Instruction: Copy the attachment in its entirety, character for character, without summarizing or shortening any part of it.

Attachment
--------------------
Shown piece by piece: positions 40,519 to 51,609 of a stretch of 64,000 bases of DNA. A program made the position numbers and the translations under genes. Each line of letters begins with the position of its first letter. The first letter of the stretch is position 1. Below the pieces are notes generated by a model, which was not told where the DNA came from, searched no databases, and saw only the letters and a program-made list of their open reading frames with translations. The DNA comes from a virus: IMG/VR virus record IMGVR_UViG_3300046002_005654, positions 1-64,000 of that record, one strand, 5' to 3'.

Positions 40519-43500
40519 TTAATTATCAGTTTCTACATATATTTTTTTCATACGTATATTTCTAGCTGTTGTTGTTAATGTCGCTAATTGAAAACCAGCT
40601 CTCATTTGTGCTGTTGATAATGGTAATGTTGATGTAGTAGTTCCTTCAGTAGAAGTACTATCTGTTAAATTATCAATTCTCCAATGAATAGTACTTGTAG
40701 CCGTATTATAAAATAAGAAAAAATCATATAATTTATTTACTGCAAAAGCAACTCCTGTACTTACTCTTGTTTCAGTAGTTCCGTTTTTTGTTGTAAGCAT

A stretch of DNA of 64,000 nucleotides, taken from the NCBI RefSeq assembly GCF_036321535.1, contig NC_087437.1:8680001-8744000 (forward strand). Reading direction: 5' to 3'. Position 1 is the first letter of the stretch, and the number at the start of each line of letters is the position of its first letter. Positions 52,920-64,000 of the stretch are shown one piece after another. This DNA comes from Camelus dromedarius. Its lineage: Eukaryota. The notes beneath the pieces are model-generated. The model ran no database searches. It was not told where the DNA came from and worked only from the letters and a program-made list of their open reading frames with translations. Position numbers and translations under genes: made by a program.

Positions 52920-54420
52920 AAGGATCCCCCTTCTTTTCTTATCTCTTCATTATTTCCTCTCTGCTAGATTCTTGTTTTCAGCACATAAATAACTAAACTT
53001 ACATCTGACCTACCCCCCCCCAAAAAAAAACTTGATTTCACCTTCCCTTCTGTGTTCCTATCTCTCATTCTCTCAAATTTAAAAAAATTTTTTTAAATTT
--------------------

Shown piece by piece: positions 40,519 to 51,609 of a stretch of 64,000 bases of DNA. A program made the position numbers and the translations under genes. Each line of letters begins with the position of its first letter. The first letter of the stretch is position 1. Below the pieces are notes generated by a model, which was not told where the DNA came from, searched no databases, and saw only the letters and a program-made list of their open reading frames with translations. The DNA comes from a virus: IMG/VR virus record IMGVR_UViG_3300046002_005654, positions 1-64,000 of that record, one strand, 5' to 3'.

Positions 40519-43500
40519 TTAATTATCAGTTTCTACATATATTTTTTTCATACGTATATTTCTAGCTGTTGTTGTTAATGTCGCTAATTGAAAACCAGCT
40601 CTCATTTGTGCTGTTGATAATGGTAATGTTGATGTAGTAGTTCCTTCAGTAGAAGTACTATCTGTTAAATTATCAATTCTCCAATGAATAGTACTTGTAG
40701 CCGTATTATAAAATAAGAAAAAATCATATAATTTATTTACTGCAAAAGCAACTCCTGTACTTACTCTTGTTTCAGTAGTTCCGTTTTTTGTTGTAAGCAT

A stretch of DNA of 64,000 nucleotides, taken from the NCBI RefSeq assembly GCF_036321535.1, contig NC_087437.1:8680001-8744000 (forward strand). Reading direction: 5' to 3'. Position 1 is the first letter of the stretch, and the number at the start of each line of letters is the position of its first letter. Positions 52,920-64,000 of the stretch are shown one piece after another. This DNA comes from Camelus dromedarius. Its lineage: Eukaryota. The notes beneath the pieces are model-generated. The model ran no database searches. It was not told where the DNA came from and worked only from the letters and a program-made list of their open reading frames with translations. Position numbers and translations under genes: made by a program.

Positions 52920-54420
52920 AAGGATCCCCCTTCTTTTCTTATCTCTTCATTATTTCCTCTCTGCTAGATTCTTGTTTTCAGCACATAAATAACTAAACTT
53001 ACATCTGACCTACCCCCCCCCAAAAAAAAACTTGATTTCACCTTCCCTTCTGTGTTCCTATCTCTCATTCTCTCAAATTTAAAAAAATTTTTTTAAATTT